On the Mount Christians Lesson 7
Final Commands for Kingdom Citizens
7:13-14 ENTER THE NARROW GATE
13 Enter ye in at the strait gate: for wide is the gate, and broad is the way, that leadeth to destruction, and many there be which go in thereat: 14 Because strait is the gate, and narrow is the way, which leadeth unto life, and few there be that find it.
The Two Ways
What two kinds of lifestyle are described in this passage?
Those who have found the strait gate and narrow way which leads to life is contrasted with those who are on the broad way that leads to destruction.
This passage is often used when talking about how to be saved, but does the context allow such an interpretation?
No, the context is commands for Kingdom citizens (Christians) those who are already saved. The narrow gate is describing their outlook, lifestyle and service it is not showing how to be saved, but the contrast between those who are on the narrow way and those on the broad way.
What is a strait gate? Is this different from a straight gate?
Strait is the same word used for the Straits of Gibraltar. It does not mean running parallel it means narrow, tight and constricted.
What kind of living, choices, goals, etc, should we then prepare ourselves to follow or choose that our way will lead to life?
Our life and its choices will be constrained and defined by the boundaries set forth in God’s Word. Our narrow way is the way of life.
Application: What are some examples of this kind of living?
What way am I walking in my walk with Christ, the church, my family, my friends?
If I interpret this passage as how to be saved then it is about legalism and not about grace, but if it is about our walk of life after salvation then it is not about my efforts to be saved or stay saved, it is about the life I lead which continually brings and leads to more life.
7:15-23 BEWARE OF FALSE PROPHETS
15 Beware of false prophets, which come to you in sheep's clothing, but inwardly they are ravening wolves. 16 Ye shall know them by their fruits. Do men gather grapes of thorns, or figs of thistles? 17 Even so every good tree bringeth forth good fruit; but a corrupt tree bringeth forth evil fruit. 18 A good tree cannot bring forth evil fruit, neither can a corrupt tree bring forth good fruit. 19 Every tree that bringeth not forth good fruit is hewn down, and cast into the fire. 20 Wherefore by their fruits ye shall know them. 21 Not every one that saith unto me, Lord, Lord, shall enter into the kingdom of heaven; but he that doeth the will of my Father which is in heaven. 22 Many will say to me in that day, Lord, Lord, have we not prophesied in thy name? and in thy name have cast out devils? and in thy name done many wonderful works? 23 And then will I profess unto them, I never knew you: depart from me, ye that work iniquity.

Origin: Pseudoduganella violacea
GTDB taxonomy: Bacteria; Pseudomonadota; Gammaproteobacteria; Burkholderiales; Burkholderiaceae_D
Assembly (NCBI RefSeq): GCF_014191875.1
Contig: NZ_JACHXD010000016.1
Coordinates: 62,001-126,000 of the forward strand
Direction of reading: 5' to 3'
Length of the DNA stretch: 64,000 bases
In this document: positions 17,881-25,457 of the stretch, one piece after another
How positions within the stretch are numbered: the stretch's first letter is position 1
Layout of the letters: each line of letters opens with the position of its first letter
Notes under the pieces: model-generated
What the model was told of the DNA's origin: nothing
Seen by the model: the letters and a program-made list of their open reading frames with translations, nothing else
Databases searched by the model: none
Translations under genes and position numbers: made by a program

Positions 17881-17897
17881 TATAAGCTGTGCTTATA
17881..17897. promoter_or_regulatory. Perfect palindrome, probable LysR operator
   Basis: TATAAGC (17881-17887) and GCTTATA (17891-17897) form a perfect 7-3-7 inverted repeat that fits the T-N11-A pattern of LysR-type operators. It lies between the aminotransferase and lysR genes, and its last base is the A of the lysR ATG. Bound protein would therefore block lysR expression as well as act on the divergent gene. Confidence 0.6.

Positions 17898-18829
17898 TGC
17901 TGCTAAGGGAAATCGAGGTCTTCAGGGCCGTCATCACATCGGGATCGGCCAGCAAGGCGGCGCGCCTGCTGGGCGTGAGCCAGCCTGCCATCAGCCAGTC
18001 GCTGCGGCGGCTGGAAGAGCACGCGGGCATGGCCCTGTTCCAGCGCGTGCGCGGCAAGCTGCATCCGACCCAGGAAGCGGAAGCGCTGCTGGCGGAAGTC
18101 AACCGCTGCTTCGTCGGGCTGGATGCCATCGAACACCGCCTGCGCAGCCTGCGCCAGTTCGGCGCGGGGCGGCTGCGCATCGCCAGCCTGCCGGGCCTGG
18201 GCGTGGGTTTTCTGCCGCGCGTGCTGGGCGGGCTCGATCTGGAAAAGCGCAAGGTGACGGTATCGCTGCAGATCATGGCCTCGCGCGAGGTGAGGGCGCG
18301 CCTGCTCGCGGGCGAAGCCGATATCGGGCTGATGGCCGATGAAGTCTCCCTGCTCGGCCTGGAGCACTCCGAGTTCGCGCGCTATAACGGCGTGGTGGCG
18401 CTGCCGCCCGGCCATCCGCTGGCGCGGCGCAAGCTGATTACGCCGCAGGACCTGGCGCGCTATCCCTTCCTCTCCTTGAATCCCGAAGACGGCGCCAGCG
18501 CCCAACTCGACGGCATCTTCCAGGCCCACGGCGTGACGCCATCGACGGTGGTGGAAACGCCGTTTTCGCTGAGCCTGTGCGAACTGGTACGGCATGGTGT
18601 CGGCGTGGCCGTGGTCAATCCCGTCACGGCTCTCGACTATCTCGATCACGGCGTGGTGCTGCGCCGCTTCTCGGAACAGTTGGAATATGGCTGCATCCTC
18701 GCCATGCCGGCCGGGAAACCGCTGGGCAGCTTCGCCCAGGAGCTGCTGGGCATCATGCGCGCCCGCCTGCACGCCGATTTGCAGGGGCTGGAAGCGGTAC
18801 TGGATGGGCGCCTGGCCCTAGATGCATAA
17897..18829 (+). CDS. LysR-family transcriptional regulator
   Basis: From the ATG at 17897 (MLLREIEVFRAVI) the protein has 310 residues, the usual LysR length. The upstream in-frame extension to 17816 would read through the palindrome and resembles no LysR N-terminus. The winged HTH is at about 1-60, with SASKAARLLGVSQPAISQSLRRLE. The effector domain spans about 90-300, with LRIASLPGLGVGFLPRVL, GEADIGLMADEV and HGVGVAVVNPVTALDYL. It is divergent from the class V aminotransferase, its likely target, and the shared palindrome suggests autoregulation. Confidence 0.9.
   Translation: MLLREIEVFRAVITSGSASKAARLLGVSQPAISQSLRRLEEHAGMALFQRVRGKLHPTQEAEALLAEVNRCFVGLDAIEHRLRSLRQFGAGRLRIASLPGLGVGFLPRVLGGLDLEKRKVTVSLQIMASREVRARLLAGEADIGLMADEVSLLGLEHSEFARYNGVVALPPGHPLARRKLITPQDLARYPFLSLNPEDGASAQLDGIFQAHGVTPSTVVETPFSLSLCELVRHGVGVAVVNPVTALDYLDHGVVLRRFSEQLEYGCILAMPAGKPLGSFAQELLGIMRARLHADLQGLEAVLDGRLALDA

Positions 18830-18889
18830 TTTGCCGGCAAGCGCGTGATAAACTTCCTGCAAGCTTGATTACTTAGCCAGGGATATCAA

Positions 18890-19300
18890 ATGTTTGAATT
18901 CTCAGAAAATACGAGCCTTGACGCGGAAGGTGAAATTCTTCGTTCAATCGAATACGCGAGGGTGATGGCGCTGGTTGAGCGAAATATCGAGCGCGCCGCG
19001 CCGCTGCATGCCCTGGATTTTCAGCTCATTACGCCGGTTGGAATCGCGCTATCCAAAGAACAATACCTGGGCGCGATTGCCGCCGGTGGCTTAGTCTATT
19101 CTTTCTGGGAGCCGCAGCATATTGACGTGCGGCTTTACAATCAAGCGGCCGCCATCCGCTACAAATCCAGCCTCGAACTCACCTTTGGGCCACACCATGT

The Two Trees
What are the two trees?
The good tree which brings forth good fruit and the corrupt which produces evil fruit.
How can we reconcile this passage with Jesus’ forbidding us to judge?
The judgment Jesus talked about was warning against the negative attitude and judgmental nature of the self-righteous. This passage is telling us to discern between true and false prophets.
Who is Jesus warning us about?
False prophets, not fellow believers or Christians. These are leaders and as such must be open to scrutiny.
What is the test of a prophet, teacher or leader?
Their fruit is the criteria for our judgment. That which is the product of their ministry and life.
What kind of fruit does Jesus say is not valid for this judging?
Prophecy, casting out of demons and miracles.
Ironically, what “fruit” do people today use for judging someone to be a prophet?
The very things Jesus said not to use, telling the future and so called miracles.
Can we use this passage to judge someone else’s salvation? Are we commanded to judge whether a person is lost or saved according their fruit?
No, in fact such action would violate Jesus first commands in this section about having a judgmental attitude toward others. This command is specifically about false prophets, it does not allow you to condemn a brother or sister because they are not produce fruit as they should.
What is the only way we can judge another’s salvation?